Saturday, August 17, 2013

Writing Local

Sometimes people ask if I've ever thought about syndicating my column.  I'm flattered, of course, but here's the reality.  Columnists like me are a dime a dozen.  Papers all over the country have people who do what I do, so it's not like I have anything unique to offer.  I don't say this out of false modesty.  It just happens to be the truth.  Also.  It's much harder to get something syndicated than one might expect.  You have to have the right kind of machinery behind you.

But here's the real reason I'd never really want to be syndicated:  I like writing about where I live, i.e. the Wasatch Front.  I like to mention familiar places and specific events.   When I left the D-News, my friend Todd Curtis who still worked there said, "But if you stay with us, people in Australia will read you."  Which is true, actually.  Because of the Mormon church, the D-News has historically had a larger online readership--something I assume is still true.  But what I said to Todd was this:  I like to write for my neighbors.

I like to write local.

Friday, August 16, 2013

How to have a good day when it feels like everything around you is blowing up

I think you have to decide to have a good day.

I mean, not in a way where you put pressure on yourself, like it's another thing to check off your already impossible To Do List.  You shouldn't be going around with the cords on your neck showing and shouting to yourself through clenched teeth DAMMIT!  I WILL HAVE A GOOD DAY OR ELSE!

But you can float the idea out there to the Universe.  Gently.  As in, "Wouldn't it be nice if instead of letting all this crap I'm contending with get me down, I just decided to--you know--stay upbeat.  Be of good cheer."

Along the way you can also remind yourself not to give other people the responsibility to make YOU happy.  Do it for yourself.  Watch the hummingbirds in the back yard.  Pet the cat.  Eat a cupcake.  Buy a cheap pair of earrings at Target.  Read a mystery.  Cut some roses and put them in a Mason jar.  You know.  Stuff like that.

I'll tell you if it works, okay?

Thursday, August 15, 2013

On the road with family stories

One of the pleasures of a road trip with my parents is listening to the stories they tell.  Most of them I've heard--which doesn't diminish my affection for them--but a few I hadn't.  Like this one, for example.

Once when my great-grandma Pat (game warden of Sublette County who slept with a shot gun) was driving through LaBarge--(which had the reputation of being such a wild town that Ava was not allowed to go dancing there until after she was married) (also it was the home of the local prostitute, known far and wide as "Saddlehorn")--she got so angry with someone who crossed Highway 189 in front of her, that my great-grandmother pulled over, crawled out of her car, and yelled, "GET OUT OF MY WAY, YOU DUMB SON OF A BITCH."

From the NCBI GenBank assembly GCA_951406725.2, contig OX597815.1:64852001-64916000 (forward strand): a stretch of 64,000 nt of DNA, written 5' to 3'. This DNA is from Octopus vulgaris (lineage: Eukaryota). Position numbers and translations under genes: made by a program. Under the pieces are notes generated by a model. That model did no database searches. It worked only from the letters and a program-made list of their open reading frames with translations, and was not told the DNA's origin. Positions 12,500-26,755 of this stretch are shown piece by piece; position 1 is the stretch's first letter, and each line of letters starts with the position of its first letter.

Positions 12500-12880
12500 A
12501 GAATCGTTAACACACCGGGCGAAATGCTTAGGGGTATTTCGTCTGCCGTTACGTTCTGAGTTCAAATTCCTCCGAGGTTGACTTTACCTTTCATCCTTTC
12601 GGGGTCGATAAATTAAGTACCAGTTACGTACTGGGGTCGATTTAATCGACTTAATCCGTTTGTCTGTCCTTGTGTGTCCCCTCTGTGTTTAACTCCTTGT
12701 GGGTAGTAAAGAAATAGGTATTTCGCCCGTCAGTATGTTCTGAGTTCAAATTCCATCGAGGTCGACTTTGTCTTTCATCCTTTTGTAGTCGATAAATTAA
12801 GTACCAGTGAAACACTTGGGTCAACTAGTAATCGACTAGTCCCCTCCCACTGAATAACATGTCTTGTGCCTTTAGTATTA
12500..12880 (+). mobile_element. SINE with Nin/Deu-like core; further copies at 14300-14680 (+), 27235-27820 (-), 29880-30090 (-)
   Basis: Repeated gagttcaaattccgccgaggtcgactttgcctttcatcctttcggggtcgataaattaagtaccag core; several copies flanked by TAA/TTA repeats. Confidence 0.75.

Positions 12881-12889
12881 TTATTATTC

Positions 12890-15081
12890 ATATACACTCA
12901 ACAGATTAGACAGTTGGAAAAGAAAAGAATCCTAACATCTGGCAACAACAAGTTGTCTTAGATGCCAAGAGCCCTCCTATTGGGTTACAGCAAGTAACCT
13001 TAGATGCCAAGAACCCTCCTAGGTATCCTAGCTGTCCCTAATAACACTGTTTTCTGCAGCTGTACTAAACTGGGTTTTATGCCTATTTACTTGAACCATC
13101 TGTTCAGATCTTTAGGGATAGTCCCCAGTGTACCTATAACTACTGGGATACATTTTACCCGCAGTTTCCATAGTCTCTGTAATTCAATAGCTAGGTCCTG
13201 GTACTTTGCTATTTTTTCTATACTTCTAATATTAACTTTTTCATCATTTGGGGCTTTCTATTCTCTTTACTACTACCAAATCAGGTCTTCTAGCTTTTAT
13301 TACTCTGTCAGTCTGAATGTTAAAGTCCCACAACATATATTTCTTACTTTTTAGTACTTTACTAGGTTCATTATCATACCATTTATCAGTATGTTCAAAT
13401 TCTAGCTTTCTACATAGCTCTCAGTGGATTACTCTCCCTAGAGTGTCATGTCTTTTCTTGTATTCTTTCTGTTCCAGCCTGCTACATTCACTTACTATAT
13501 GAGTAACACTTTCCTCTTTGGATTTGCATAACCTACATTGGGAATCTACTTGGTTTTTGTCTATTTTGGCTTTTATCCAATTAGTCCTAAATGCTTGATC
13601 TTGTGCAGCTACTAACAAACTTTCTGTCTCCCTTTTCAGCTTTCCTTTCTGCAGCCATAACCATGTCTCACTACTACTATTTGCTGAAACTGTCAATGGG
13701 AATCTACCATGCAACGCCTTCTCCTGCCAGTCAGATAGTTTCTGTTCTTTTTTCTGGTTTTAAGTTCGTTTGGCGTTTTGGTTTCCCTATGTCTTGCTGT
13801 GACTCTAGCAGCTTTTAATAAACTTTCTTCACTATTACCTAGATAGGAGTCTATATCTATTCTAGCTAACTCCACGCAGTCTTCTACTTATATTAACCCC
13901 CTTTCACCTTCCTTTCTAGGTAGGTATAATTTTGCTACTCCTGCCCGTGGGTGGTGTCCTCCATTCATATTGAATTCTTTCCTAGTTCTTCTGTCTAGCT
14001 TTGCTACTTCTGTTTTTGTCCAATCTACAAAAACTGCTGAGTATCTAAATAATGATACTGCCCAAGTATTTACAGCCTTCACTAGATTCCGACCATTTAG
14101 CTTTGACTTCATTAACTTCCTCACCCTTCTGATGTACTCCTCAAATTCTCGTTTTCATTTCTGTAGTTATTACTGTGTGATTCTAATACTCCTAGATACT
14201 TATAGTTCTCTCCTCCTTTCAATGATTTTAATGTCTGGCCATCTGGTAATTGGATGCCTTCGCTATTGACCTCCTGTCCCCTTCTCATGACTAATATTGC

You see?  I come by my cussing honestly.

Wednesday, August 14, 2013

And in other news!

Our son Phil is having some of his work featured at Art Access' upcoming gallery stroll.

Seriously, I am such a fan of his.  And I'm so proud of him, too.

Off to see our relation Ava

So the Coach, TRQ and I are leaving in a few minutes here to visit our relation Ava in Wyoming.  Ava just turned 94, and we're going up there today because she's taking off for Wendover on Friday to celebrate.  Can't interfere with that.

Oh, Ava.  If I ever have the misfortune of turning 94, I hope that I'm like you--living on my own, walking to the Senior Citizen Center to play Bingo, reading romances with half-naked cowboys on the cover, and heading for Wendover on a post-birthday weekend to play the slots.

Rock on, Ava.

Tuesday, August 13, 2013

Martha Stewart, blogs, Daniel Boorstin, and the whole damn kitchen sink

This week's column is already up and at 'em.

I've been thinking about this subject for quite awhile, actually.  I love to blog.  And I love to read other people's blogs.  And I think we all realize intellectually, of course, that we're only seeing a portion of another person's reality.  But emotionally sometimes we forget that.

Or at least I do.

Monday, August 12, 2013

Eating a buffalo

Okay, first.  I'm sorry I didn't post yesterday.  We did a whirlwind trip to Vegas to attend my nephew's farewell, and in all that whirlwindy-ness, I didn't find time to sit down and write.  Can we have one of the thousands of posts I wrote during Oscar night count?

Thank you!  You guys are way cool!

Meanwhile last week, Doni and I went to Cucina here in the Aves, a place I've had mixed feelings about over the years.  But it was close and convenient, so we walked over there, where I discovered they now have a dinner menu with actual wait service, etc.  Anyway, our server (who was v. cute and friendly) talked up the special, i.e. a bison burger.  I was in right away because this is My Summer of the Hamburger.   But Doni demurred for a moment.

"I don't know how I feel about eating a buffalo."